Pulp Fiction Quote: “Well, I’m a mushroom-cloud-layin’ motherfucker, motherfucker! Every time my fingers touch brain, I’m Superfly T.N.T., I’m the Guns of the Navarone!” – Jules Winnfield
Some say there’s no such thing as a perfect movie. We say, “You need to rewatch ‘Pulp Fiction.'” Quentin Tarantino’s 1994 quasi-noir masterpiece has earned the first-ever perfect score from Shat The Movies.
The mind-blowing cast includes Bruce Willis, John Travolta, Samuel L. Jackson, Harvey Keitel, Uma Thurman, Ving Rhames, Christopher Walken, Tim Roth, Eric Stoltz, Rosanna Arquette, Steve Buscemi and Peter Greene. The mind-blowing script contains too many quotes to list. Continue reading Pulp Fiction (1994)
Coming to America Quote: “Oha, it is my twenty-first birthday. Do you think perhaps just once I might use the bathroom by myself?” – Prince Akeem
This week Dick & Roger turn Investigative journalists to blow the lid off the lies behind Paramount Pictures decade’s long cover-up of the Zamundian royal family and their atrocities. The films plot revolves around the discontented Prince Akeem, who is tired of his pampered life and concocts a plan to travel to America with his servant Semmi to find a bide of his choosing. While purporting to focus on the courtship the Prince to the American commoner Lisa McDowell, the film actually turned out to be nothing but pure propaganda.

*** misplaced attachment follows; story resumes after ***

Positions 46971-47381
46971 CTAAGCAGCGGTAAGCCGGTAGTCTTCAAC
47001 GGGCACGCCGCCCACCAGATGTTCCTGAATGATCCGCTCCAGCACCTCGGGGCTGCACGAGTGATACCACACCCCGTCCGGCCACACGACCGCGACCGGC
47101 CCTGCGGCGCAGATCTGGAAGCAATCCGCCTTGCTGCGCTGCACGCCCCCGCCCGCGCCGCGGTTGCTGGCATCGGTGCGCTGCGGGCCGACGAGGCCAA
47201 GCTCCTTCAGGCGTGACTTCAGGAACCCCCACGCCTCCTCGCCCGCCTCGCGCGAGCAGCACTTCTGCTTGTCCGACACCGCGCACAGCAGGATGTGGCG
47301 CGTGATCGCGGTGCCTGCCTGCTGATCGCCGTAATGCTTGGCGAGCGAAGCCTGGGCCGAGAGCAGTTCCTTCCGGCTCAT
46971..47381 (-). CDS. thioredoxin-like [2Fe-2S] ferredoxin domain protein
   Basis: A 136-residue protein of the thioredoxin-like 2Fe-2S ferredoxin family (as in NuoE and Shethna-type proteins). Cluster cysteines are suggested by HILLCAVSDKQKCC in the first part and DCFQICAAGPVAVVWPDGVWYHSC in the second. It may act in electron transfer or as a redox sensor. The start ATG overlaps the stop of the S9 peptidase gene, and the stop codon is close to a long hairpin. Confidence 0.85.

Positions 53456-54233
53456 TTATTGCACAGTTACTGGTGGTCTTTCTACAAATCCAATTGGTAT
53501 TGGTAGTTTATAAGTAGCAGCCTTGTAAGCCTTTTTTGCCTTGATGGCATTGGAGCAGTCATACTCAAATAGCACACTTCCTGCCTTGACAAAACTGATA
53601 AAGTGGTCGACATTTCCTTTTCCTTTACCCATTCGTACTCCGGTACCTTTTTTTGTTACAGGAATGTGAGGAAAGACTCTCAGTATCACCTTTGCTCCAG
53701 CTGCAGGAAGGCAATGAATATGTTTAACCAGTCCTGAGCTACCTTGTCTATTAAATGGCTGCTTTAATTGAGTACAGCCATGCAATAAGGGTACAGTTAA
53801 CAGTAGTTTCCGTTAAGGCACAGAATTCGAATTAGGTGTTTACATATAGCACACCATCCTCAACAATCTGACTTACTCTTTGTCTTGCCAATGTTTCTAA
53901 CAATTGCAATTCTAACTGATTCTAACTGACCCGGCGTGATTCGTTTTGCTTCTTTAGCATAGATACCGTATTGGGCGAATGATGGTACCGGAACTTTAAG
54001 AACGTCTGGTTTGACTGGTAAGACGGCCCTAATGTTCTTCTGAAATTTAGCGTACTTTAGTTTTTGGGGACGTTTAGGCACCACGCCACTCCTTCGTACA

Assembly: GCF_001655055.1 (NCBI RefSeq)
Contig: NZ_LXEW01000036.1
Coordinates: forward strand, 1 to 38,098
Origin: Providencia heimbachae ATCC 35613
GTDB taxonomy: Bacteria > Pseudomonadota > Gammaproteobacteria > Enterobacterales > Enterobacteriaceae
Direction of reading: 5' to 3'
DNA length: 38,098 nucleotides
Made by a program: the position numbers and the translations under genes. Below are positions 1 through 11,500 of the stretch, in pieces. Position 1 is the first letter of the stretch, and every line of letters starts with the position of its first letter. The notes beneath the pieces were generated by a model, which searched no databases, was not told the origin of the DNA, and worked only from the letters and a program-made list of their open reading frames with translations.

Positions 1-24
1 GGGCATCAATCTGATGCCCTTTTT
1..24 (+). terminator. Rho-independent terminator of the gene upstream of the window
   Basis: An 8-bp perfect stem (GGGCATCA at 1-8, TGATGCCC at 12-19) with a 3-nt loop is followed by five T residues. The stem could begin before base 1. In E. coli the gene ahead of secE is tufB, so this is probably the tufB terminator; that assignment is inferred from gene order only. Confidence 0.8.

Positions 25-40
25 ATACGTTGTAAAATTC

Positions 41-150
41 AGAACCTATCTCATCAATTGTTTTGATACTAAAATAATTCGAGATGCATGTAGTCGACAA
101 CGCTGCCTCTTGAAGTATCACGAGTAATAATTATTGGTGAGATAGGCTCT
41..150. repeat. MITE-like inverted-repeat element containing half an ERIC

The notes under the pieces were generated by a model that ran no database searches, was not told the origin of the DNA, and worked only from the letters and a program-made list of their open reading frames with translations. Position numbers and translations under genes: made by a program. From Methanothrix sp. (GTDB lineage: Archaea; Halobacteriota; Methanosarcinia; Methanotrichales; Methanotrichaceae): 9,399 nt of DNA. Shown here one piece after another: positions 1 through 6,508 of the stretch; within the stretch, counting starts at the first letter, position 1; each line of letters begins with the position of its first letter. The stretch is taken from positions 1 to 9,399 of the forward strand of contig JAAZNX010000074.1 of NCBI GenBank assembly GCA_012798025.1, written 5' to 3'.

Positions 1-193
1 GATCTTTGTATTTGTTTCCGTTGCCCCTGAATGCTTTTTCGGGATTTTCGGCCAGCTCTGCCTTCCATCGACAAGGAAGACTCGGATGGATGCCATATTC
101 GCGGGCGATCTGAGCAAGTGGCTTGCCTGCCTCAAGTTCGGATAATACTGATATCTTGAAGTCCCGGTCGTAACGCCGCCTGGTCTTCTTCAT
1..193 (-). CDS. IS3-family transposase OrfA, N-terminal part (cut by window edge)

For over 28 years we have been methodically deceived into believing that King Jaffe Joffer was a benevolent ruler and loving father, but was he? How could a ruler whom accessorize his wardrobe with the carcasses of exotic animals and proudly proclaims to have tied his own shoes once, called it “an overrated experience” be anything but ruthless. The King in fact rules the throne with unquestioned power, and expects complete obedience even when choosing a bride for his son, whom has been trained to mindlessly obey the princes every command.
Whether his vast fortune was built from conflict diamonds, worker exploitation, or environmental degradation it’s obvious the people of Zamunda are subject to unspeakable human suffering. So please join us on the sofa while we fire up the old VCS for a reveling expose on the corruption of wealth and power in Coming to America. Continue reading Coming to America (1988)